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“John XXIII was, in the best possible sense, a revolutionary—a Pope of modernization who kept in continuity with the church’s past, yet made even the most enlightened of his 20th century predecessors seem like voices of another age.”
Time magazine

“The story of Good Pope John is always worth telling….Greg Tobin tells it very well. As we wait for better days, this story will help to keep hope alive.”
—Thomas Groome, Professor of Theology and Religious Education at Boston College, author of Will There Be Faith

Published in the 50th anniversary year of the historic Vatican Council II, The Good Pope by Greg Tobin is the first major biography of Pope John XXIII, a universally beloved religious leader who ushered in an era of hope and openness in the Catholic Church—and whose reforms, had they been accepted, would have enabled the church to avoid many of the major crises it faces today. Available prior to John XXIII’s likely canonization, Tobin’s The Good Pope is timely and important, offering a fascinating look at the legacy of Vatican Council II, an insightful investigation into the history of the Catholic Church, and a celebration of one of its true heroes.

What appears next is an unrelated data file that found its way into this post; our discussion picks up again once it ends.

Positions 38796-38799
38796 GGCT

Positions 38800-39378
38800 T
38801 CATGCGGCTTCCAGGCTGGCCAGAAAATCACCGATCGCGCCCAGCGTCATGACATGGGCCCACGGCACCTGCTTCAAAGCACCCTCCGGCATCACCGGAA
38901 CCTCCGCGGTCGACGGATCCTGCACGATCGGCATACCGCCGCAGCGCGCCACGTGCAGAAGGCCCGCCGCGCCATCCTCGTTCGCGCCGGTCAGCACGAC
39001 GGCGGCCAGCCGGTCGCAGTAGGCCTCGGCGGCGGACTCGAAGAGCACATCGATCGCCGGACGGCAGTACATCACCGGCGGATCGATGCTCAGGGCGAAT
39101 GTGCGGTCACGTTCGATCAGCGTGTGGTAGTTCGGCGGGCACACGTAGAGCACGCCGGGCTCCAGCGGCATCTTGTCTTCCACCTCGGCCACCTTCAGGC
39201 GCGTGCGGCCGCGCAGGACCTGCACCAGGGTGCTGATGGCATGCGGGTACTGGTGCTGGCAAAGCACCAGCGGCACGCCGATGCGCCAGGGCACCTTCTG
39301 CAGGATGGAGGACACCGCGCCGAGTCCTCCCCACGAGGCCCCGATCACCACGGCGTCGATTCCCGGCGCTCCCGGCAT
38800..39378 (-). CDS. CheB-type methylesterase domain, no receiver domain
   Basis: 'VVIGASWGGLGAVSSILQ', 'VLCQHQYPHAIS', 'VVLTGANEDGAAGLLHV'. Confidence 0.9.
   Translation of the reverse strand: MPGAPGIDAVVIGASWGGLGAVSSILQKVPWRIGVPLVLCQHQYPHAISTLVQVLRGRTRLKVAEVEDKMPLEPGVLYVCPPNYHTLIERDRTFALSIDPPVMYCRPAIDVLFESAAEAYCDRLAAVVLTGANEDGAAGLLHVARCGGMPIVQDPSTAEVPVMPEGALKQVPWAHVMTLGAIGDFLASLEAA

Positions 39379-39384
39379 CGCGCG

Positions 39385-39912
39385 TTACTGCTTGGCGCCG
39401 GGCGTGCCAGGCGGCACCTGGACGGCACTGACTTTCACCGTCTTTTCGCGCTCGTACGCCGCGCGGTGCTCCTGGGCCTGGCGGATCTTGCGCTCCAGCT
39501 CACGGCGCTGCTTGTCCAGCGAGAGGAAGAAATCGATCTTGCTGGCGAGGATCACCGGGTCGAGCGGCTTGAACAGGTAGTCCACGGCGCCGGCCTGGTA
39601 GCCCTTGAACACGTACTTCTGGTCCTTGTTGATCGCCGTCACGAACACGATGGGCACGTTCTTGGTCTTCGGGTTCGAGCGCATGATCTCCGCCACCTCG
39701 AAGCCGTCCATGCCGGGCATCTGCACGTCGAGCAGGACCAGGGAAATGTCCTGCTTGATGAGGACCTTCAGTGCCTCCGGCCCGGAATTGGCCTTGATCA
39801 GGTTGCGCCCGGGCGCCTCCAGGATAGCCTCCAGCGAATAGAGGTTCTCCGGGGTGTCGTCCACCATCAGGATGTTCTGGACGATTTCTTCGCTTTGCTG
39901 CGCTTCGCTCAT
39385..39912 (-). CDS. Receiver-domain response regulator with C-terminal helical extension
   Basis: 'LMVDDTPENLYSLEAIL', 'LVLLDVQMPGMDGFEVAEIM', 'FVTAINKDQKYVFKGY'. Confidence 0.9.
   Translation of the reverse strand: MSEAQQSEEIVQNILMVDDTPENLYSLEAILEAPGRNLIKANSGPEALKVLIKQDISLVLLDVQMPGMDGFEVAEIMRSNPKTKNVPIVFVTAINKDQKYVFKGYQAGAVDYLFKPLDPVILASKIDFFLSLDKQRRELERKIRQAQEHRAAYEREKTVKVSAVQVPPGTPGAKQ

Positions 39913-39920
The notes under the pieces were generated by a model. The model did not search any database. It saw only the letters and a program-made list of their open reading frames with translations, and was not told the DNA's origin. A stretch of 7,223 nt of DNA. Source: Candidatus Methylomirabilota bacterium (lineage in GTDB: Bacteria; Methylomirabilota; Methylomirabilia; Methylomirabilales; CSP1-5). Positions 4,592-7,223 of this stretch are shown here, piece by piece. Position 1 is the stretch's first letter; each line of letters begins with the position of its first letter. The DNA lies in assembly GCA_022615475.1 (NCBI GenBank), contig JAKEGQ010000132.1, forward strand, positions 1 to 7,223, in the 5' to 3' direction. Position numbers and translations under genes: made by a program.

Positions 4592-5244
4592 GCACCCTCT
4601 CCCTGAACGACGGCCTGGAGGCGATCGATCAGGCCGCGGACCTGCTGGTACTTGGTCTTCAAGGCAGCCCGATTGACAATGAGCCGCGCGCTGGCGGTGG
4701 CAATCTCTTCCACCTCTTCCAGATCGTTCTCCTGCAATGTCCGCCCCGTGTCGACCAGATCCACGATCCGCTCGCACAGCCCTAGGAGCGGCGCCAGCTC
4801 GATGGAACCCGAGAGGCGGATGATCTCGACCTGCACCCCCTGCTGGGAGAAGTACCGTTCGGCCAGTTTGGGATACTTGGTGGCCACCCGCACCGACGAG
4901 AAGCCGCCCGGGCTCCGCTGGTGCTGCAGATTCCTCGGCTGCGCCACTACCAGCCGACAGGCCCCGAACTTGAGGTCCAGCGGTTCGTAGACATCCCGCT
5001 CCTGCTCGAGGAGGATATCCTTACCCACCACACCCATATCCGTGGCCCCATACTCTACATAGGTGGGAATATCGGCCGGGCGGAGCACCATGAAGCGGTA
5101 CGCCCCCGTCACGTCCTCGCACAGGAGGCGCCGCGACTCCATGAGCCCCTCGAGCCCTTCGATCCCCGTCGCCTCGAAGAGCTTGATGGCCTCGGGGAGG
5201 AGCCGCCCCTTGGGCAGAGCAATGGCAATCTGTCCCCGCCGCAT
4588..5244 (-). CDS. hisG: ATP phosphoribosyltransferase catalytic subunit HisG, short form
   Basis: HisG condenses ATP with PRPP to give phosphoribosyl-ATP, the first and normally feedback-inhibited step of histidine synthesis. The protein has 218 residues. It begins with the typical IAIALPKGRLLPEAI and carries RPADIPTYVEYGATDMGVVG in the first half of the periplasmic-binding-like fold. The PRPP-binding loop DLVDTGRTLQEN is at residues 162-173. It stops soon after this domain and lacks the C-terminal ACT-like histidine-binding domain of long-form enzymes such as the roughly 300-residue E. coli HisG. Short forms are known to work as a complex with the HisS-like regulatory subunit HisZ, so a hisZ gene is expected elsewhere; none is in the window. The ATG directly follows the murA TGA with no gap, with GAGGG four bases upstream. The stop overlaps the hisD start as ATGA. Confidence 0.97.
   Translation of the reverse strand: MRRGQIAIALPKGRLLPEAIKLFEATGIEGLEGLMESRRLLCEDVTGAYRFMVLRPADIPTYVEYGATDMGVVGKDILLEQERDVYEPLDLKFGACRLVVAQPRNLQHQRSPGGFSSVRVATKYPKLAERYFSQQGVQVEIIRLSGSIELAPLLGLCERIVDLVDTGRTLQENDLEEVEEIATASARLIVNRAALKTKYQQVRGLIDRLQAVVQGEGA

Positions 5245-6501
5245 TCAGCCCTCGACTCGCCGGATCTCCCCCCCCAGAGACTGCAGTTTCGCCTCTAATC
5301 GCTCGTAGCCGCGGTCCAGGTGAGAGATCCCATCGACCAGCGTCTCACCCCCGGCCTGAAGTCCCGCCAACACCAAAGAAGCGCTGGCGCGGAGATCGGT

Published: HarperCollins on
ISBN: 9780062089427
List price: $10.99
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I stopped reading this book after 50 pages because I cannot stand the manner in which Tobin writes it. This has nothing to do with his facts or content but rather the book's tone. I could not bear anymore. I knew this going in because I've read another of his books but thought maybe it was just that book. It was not.more